Shaving was popular with the majority of the ancient Macedonian population before being spread to Egypt, all eastern countries including China and to the Mediterranean Romans where Julius Caesar compelled his solders to cut off their beards as had Alexander the great. Later Peter the Great actually imposed a tax on beards and in so doing practically made shaving compulsory.

The Egyptians adopted shaving due to their obsession with hygiene and it helped that the priests of the time believed body hair to be associated with barbarians and animals, it was deemed unclean and even shameful. It wasn’t just the preserve of men and women, even children of Egypt removed hair using pumice stones. Being totally bald was also a great way to keep clean, odour free and cool. No hair also kept Egyptians cooler and led to less lice, fleas and infections as bugs had nowhere to live.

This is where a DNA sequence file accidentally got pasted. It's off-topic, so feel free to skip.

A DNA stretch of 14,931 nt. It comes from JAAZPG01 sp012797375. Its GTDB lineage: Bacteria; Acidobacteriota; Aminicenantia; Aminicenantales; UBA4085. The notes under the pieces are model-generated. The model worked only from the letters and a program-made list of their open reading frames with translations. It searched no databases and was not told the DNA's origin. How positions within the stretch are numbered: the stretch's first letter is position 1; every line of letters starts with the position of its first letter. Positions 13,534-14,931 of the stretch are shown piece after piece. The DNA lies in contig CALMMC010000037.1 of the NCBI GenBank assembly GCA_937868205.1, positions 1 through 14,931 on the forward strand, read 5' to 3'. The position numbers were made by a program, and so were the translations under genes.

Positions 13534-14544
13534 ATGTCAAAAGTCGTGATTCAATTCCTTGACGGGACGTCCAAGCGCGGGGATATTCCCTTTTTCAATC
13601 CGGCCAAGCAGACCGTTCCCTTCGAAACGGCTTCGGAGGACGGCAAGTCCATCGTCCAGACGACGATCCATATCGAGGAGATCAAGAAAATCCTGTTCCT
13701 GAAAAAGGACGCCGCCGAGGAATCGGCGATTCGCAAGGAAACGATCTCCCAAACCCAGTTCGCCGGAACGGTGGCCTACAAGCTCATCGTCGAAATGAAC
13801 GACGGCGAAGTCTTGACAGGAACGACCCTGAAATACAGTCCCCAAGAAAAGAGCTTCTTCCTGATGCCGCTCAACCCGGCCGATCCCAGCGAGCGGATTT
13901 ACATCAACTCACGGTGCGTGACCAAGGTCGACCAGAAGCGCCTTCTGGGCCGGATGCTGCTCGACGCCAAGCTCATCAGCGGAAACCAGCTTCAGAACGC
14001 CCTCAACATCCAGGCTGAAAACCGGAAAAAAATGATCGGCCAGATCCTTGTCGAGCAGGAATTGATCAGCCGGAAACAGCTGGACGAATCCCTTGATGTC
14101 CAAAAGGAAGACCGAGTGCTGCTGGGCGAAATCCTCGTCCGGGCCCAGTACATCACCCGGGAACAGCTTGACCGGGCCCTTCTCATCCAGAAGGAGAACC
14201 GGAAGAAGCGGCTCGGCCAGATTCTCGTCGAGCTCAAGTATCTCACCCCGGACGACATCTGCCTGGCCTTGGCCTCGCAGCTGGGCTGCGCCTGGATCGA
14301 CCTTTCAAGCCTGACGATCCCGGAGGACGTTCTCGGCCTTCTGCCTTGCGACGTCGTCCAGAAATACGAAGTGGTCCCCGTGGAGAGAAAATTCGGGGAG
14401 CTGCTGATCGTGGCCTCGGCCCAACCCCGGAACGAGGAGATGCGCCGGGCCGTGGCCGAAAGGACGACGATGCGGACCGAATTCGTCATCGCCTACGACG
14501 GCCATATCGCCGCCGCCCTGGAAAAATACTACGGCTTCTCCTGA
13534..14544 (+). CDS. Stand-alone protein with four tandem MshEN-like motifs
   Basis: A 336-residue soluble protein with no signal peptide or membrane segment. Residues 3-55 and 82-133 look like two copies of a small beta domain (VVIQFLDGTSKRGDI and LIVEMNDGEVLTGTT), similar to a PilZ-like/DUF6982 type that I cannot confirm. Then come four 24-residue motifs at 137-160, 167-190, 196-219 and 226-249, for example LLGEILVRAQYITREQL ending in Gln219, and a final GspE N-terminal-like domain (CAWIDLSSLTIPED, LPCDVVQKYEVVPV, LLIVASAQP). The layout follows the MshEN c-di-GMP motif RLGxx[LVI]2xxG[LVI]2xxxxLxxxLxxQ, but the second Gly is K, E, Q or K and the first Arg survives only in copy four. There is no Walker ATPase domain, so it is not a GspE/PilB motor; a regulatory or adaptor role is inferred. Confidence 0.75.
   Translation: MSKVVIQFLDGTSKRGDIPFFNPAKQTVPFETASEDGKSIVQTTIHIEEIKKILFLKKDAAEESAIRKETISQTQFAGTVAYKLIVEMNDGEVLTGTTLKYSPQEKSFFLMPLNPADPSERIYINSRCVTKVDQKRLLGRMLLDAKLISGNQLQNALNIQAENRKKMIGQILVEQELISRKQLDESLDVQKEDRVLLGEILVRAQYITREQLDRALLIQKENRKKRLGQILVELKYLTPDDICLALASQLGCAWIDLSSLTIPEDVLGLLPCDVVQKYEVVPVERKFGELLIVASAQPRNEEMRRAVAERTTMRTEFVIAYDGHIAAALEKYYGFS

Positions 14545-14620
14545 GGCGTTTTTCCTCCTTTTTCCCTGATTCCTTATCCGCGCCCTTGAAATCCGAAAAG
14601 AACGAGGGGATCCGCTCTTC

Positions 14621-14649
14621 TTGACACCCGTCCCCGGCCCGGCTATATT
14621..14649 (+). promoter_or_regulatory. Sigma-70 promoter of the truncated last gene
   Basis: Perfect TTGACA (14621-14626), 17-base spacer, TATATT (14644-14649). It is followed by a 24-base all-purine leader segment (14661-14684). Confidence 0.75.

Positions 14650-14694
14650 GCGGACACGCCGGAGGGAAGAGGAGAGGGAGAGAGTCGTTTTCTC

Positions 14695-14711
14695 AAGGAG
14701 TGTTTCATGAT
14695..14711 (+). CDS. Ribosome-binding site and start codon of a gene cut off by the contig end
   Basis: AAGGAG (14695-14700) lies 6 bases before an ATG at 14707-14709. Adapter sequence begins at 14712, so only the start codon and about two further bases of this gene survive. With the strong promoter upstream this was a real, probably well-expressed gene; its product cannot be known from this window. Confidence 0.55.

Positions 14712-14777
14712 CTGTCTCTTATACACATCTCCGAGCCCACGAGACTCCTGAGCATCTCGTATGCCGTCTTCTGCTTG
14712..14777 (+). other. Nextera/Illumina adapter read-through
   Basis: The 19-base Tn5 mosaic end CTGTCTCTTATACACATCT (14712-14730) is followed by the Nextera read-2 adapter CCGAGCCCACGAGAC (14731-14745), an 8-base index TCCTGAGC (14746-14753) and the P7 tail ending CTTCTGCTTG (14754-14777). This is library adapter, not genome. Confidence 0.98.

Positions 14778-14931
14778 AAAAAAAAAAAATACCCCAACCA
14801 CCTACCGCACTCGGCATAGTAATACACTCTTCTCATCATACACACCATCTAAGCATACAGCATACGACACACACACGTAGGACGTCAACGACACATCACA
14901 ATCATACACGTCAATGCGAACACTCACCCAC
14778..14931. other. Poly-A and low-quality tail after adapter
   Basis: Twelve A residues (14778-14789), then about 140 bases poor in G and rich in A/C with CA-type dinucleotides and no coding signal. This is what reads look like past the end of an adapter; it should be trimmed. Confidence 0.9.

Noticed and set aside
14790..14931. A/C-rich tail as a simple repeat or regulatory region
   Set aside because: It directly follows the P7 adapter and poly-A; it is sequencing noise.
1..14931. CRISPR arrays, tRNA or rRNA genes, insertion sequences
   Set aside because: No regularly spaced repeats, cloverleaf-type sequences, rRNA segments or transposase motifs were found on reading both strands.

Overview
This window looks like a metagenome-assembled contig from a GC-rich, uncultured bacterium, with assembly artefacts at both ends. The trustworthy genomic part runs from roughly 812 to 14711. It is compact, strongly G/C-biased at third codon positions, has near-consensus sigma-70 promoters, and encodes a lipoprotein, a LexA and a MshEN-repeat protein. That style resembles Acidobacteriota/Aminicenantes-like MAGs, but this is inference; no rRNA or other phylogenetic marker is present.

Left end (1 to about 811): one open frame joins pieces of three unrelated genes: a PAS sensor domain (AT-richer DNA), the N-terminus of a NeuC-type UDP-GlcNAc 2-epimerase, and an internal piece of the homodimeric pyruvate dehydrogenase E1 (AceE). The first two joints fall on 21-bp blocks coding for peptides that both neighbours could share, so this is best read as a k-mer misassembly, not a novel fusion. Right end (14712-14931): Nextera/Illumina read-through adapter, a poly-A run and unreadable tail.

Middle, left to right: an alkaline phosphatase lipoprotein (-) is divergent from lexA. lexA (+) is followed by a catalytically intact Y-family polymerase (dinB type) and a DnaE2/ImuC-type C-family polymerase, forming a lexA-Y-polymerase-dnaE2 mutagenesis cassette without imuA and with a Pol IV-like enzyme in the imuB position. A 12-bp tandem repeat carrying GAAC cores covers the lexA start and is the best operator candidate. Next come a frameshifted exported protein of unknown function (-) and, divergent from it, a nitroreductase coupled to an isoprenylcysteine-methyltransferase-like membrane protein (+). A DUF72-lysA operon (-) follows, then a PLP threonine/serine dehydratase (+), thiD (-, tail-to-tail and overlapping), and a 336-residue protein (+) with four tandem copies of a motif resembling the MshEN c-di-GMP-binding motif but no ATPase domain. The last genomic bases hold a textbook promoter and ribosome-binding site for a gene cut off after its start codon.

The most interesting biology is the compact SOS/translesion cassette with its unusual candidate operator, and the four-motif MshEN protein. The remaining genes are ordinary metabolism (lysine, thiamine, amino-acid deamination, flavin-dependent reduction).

During the 4th Century BC, Alexander the Great also encouraged shaving as he liked to have tidy subjects and it also stopped his enemies grabbing his soldiers beards during battle. In Rome Julius Caesar was said to have had his beard plucked with a pair of tweezers, which kind of makes you glad the razor was invented.

The rise and fall of Barber-Surgeons during the middle ages

The barbers in the middle ages not only practiced shaving, haircutting and hair dressing, but also dressed wounds and performed surgical operations, this is why they were called barber-surgeons. Much of the barbers experience was acquired from the monks, whom they assisted in the practise of surgery and medicine. The barber-surgeons became quite numerous when Pope Alexander III forbade the clergy to shed blood in surgical operations.

To protect themselves, the Barbers’ Company of London was organised in the thirteenth century. The object of the trade guild was to regulate the profession for the benefit of its members. Among the regulations passed was that no barber was to keep more than four apprentices in his establishment.